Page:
16. 16. TOTAL FERTILITY RATE (TFR)TFR <2 2-3 3-5 5-6 >6 Niger: 7.19 Taiwan: 1.14 2010 averages: World = 2.49 / MEDC = 1.65 / LEDC = 2.62 16
  17. 17. INFANT MORTALITY RATE (IMR) Japan: 3.3 Angola: 1932010 averages: World = 47 / MEDC = 6 / LEDC = 52 17
  18. 18. LIFE EXPECTANCY AT BIRTH Japan: 82.1 Angola: 38.2To estimate how many more years an average person like YOU is expected to live (note: it’s only an average!),18 go to http://calculator.livingto100.com/calculator
  19. 19. EXAMPLES OF POPULATION PYRAMIDS2008 19
  20. 20. AGE-SEX IMBALANCESAge-sex ratios Definition Impact The sex ratio can sometimes be very imbalanced, for sociocultural or economic reasons, with problematic consequences: High sex ratio at birth (cultural preference for boys, abortions: % of men for 100 women 120% in China): shortage of brides, lower TFR Sex ratio (human biological sex ratio: 105% at High sex ratio adults (immigration of young men): Saudi Arabia birth) 129% for age 15-64 Low sex ratio of adults (emigration of young men, alcohol, cancer): shortage of husbands: loneliness of widows, depression. Russia: 92% at age 15-64, 44% for 65+ An ageing ratio too low or too high reveals future strains on public finances (education, retirement, health care) Low ageing ratio (France, Japan): the population is too old -> # or % of people under 20 challenge for health care and retirement Ageing ratio compared to people over 65 Moderate ageing ratio (USA, Thailand, China): the population is balanced High ageing ratio (Kenya, Niger): the population is too young -> challenge for education High dependency ratio = burden on the working class to educate the young and/or support the elderly. Ex: Kenya, Niger= very high number of children % of dependents (children+retirees) Low dependency ratio = there is a sufficiently large work forceDependency compared to productive population to support young/elderly. ratio (15-64) Ex: China, Thailand = large work force France, Japan or USA have a moderate dependency ratio = the growing number of elderly is offset by the declining number of children The age that divides the population Measure the age of a population: SEE TABLE WITH IMPACT OF AGE Median age into two groups of equal size World median age in 2010 = 29.1 (ie: 50% are younger than 29.1) 20
  21. 21. TYPICAL POPULATION PYRAMIDS 21
  22. 22. TYPICAL POPULATION PYRAMIDS Pyramids Developing countries (LEDC) Developed countries (MEDC) Shape Triangular pyramid Cylinder or spinning top Wide base: Narrow base: Base Poverty + poor education -> high TFR Affluence + good education -> low TFR (TFR = 2.73, Africa = 7) (TFR = 1.64) Narrow top: Widen top: Top Poor health care -> low life expectancy Good health care -> high life expectancy (LEB = 66) (LEB = 77) “Population contraction” “Population explosion” High median age + ageing ratio -> challenge for shrinking Low median age + ageing ratio -> Large work force in young generations who have to support a growing 10-20 years. This can be beneficial ONLY IF that number of retirees (Germany, Japan) + risk of population population can be educated and later find contraction UNLESS fertility increases to allow the professional opportunities (ex: China), but replacement of generations (>2.1) OR unless the country represents a major challenge in very poor countries opens to immigration (double benefit: influx of young (ex: Niger, Uganda: 50% < age 15).Significance pop + immigrants are usually poorer, less educated and therefore tend to have a higher fertility rate) (ex: USA) Confronted to those challenges, these countries usually Confronted to those challenges, these countries try to adopt pro-natalist policies or push back the usually try to adopt anti-natalist policies. But the retirement age (ex: legal retirement age 60 -> 62 in poorest countries are also the ones who have the France 2010?), while opening to immigration often least government control to enforce any efficient remains a sensitive political issue (Japan, Western policy (lack of funds, corruption, civil unrest) Europe) 22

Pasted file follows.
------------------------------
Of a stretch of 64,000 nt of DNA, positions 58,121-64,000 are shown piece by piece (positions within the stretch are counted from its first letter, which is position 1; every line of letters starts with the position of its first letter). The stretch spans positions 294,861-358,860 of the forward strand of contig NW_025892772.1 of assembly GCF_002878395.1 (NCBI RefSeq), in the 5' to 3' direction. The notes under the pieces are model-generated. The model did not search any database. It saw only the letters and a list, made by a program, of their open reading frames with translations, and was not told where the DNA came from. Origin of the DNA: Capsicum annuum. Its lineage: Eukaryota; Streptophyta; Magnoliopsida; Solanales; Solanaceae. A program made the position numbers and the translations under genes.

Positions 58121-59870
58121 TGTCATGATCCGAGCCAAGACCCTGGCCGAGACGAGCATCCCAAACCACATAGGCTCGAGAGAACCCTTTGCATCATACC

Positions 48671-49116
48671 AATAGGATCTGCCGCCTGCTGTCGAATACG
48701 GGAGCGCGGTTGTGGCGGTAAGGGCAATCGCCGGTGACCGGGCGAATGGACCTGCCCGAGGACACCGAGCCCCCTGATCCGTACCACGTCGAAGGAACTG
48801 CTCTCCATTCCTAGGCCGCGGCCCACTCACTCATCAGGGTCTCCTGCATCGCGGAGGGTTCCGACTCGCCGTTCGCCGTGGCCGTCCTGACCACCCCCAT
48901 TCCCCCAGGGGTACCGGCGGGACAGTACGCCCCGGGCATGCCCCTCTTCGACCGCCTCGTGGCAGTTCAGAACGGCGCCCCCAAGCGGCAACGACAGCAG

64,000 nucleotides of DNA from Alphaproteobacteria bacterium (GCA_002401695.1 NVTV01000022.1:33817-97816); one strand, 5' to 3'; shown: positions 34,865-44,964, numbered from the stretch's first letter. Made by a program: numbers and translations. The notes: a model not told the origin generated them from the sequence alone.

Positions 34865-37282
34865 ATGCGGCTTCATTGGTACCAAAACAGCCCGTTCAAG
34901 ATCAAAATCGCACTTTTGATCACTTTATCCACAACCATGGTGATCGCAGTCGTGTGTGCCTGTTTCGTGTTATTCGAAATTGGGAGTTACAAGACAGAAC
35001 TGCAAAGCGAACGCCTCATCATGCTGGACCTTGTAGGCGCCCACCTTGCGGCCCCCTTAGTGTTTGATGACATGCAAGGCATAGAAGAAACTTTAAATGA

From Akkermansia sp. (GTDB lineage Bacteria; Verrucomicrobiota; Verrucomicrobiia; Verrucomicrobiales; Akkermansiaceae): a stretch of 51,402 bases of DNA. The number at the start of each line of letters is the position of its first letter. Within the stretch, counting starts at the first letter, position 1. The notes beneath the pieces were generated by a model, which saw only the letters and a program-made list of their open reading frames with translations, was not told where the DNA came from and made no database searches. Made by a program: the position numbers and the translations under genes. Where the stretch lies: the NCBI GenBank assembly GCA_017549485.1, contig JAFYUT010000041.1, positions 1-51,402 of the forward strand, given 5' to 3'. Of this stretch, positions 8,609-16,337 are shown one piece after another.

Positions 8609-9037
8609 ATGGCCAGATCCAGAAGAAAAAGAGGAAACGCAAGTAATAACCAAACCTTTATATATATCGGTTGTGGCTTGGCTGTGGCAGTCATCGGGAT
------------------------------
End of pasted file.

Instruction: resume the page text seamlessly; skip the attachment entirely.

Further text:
23. 23. IMPACT OF AGE ON A POPULATION Youthful population Ageing population (median age < 25) (median age > 35) Young, dynamic, creative population -> progressivism Opposite of challenges of youthful Large work force in the short term future population: good infrastructures, resources, food supplies, low unemployment, abundantOpportunities resources, less social tension and crime. New market (“third age”, “seniors”) -> active healthy population with free time (need for recreation, artistic or health care jobs) Pressure on infrastructures: housing shortage, slums, Lack of dynamism and creativity -> roads, water, sewage, etc conservatism Pressure on services: education (crowded classrooms, Pressure on retirement plans (high ageing low schooling rate, high illiteracy rate), health care ratio) -> reduced benefits, higher taxes, (high infant mortality and low life expectancy, rapid extension of working age spread of epidemics), transportation, police, etc Pressure on health care (high life Pressure on food supplies -> malnourishment leading expectancy) -> increasing medical costs to occasional famine when coupled with civil unrest or Pressure on to allow immigration -> sensitive climate accident political issue Pressure on working population (high dependency ratio) -> public debt Challenges Pressure on job market -> unemployment, emigration (males) sometimes leading to unbalanced sex ratio, higher crime rates Pressure on resources -> smaller farming lots, desertification, lack of water Pressure on future generations (high population momentum) -> the challenges above will go on for at least a generation Pressure on idle young men -> “youth bulge” leading to civil unrest, war or terrorism? (controversial theory of Gunnar Heinsohn, 2003) 23
  24. 24. MEDIAN AGE Japan: 44.7 Uganda: 15Japan: 44.7 China: 34.2 Kenya: 18.4France: 40.1 India: 25.0 Uganda: 15.0USA: 36.6 Egypt: 23.9 World: 29.1 24
  25. 25. Dependency ratio: Ageing ratio:• DR < 50%: low • AR < 3: low•DR 50-80%: moderate •AR 3-5: moderate•DR > 80: high •AR > 5: high 25
  26. 26. Population Momentum Factor:PMF < 1: negative momentum = snowballing effect of ageing population will lead to a decline without immigrationPMF = 1: no momentum = no snowballing effect of youthful/ageing and population can reach equilibrium if nothing changesPMF > 1: positive momentum = snowballing effect of the youthful population which will contribute to continued growth even with low TFR 26
  27. 27. POPULATION EXPLOSION, EQUILIBRIUM OR CONTRACTION?See how fertility (TFR) and life expectancy (LEB) impact the future of a population using your own simulation:www.ined.fr/en/everything_about_population/play_population/population_simulator/ 27
  28. 28. Food intake (1964-2030) Wheat yields in developing countriesRecommended: 2,500 calories/day (1950-2004) 28